So long as you know where to look, and what is OK to eat. And we did not, as John jokingly suggested, steam the local shop. Nor did we go ferreting down the bins. No, we completed a short circuit in the vicinity of the Common, dipping into the streets to the south, before emerging and walking over towards the nature reserve. Journey’s End was the Old Mill, where some of us allowed ourselves a couple of drinks. An important part of the talk concerned the law, and common sense when foraging. Bear in mind that the ‘free’ food still has to be collected, without treading in anything nasty, washed, then processed which can use up a fair deal of electricity or gas, and all takes time, which is why I have moved towards using foraged food whole. It keeps more of the original flavour, is quicker and less is needed than if making jam for instance.
There were about 50 attendees – about 40 adults and around 10 children. Luckily, the adults seemed to take a robust, Scandinavian-style* attitude to letting their children be outdoors, eating unwashed leaves and berries, making contact with the soil, climbing into and falling out of trees and generally behaving as English children used to behave 40 or 50 years ago. Most of the adults were up for tasting unfamiliar plants, if not the climbing trees and dirt. Surprise hits were the blackberry, which at this time of year would be expected to be quite bitter, but which were surprisingly sweet – if only I had picked some in the summer – and the fruit of the Bastard Service tree, unpalatable to children, but favoured by the adults who tried them because of their juiciness and balance of sweetness and sharpness.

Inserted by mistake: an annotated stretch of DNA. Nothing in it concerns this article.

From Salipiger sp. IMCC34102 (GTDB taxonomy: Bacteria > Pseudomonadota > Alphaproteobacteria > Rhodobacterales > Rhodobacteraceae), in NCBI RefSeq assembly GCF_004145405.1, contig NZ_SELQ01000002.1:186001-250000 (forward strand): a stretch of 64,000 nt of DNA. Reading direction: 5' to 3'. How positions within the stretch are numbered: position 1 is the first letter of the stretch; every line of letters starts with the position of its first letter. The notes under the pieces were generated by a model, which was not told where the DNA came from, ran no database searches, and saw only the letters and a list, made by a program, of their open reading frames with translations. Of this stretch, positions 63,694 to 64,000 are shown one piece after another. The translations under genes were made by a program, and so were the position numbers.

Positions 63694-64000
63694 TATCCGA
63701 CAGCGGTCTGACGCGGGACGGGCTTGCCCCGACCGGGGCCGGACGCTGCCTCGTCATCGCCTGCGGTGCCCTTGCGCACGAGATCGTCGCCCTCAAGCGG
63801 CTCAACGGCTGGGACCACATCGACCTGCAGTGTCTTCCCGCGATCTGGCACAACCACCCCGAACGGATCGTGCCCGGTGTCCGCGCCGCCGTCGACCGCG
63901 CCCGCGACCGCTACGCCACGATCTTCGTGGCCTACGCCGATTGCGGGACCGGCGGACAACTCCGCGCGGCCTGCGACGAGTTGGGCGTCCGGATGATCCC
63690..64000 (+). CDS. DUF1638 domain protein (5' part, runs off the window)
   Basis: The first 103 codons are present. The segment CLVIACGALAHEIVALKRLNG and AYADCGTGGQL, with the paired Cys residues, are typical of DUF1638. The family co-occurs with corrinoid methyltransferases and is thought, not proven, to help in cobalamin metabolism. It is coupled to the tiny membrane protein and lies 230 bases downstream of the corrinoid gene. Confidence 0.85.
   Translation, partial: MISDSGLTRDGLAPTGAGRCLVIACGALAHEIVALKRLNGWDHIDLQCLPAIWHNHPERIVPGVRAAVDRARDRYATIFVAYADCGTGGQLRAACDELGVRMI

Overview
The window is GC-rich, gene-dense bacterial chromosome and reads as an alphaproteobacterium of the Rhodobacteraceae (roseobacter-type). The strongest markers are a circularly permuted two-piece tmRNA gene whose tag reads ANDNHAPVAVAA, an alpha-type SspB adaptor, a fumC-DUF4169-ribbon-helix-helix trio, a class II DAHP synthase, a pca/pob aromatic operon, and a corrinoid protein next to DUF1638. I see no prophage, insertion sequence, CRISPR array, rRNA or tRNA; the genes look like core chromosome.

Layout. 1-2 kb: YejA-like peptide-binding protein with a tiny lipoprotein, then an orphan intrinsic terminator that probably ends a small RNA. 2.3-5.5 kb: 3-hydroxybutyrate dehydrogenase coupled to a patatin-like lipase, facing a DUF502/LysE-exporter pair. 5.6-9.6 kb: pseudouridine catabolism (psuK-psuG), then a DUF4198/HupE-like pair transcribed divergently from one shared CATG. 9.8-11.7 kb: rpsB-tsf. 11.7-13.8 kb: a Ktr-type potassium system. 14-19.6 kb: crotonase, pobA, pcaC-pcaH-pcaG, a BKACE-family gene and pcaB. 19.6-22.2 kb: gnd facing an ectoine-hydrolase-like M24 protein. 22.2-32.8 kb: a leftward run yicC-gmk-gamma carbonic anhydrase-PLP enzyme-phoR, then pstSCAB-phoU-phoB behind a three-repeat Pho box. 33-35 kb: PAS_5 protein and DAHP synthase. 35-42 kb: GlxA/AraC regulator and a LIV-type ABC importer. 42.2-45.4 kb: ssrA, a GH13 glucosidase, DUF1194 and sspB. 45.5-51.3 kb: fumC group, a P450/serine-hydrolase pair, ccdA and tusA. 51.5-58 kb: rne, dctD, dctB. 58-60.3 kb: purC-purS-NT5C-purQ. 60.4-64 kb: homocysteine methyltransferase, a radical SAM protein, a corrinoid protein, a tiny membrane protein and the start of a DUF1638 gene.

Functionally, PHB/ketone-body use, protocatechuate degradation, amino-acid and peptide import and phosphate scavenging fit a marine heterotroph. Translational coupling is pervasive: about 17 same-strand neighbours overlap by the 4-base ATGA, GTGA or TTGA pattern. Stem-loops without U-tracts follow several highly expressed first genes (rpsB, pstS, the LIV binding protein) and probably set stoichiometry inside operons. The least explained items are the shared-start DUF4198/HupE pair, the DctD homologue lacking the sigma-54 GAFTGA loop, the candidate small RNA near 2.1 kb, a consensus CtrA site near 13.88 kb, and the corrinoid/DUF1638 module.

In terms of garden plants, it was a revelation to some that they could eat fuchsia berries – choose the ones that are rich, dark purple. They are mildly sweet with a slight peppery aftertaste. The Japanese Rose petals weren’t quite as sweet as they have been earlier in the year, but the accompanying hips found favour with those who tried them. It is surprising what edible plants you can find within a short distance of your front door, and even if you decide you’d rather not partake, it is still interesting to be aware that you could, and to know the stories and legends attached to them.
*NB There is a small, informal group in Plumstead, called FLOPs, which stands for the Finnish Ladies of Plumstead.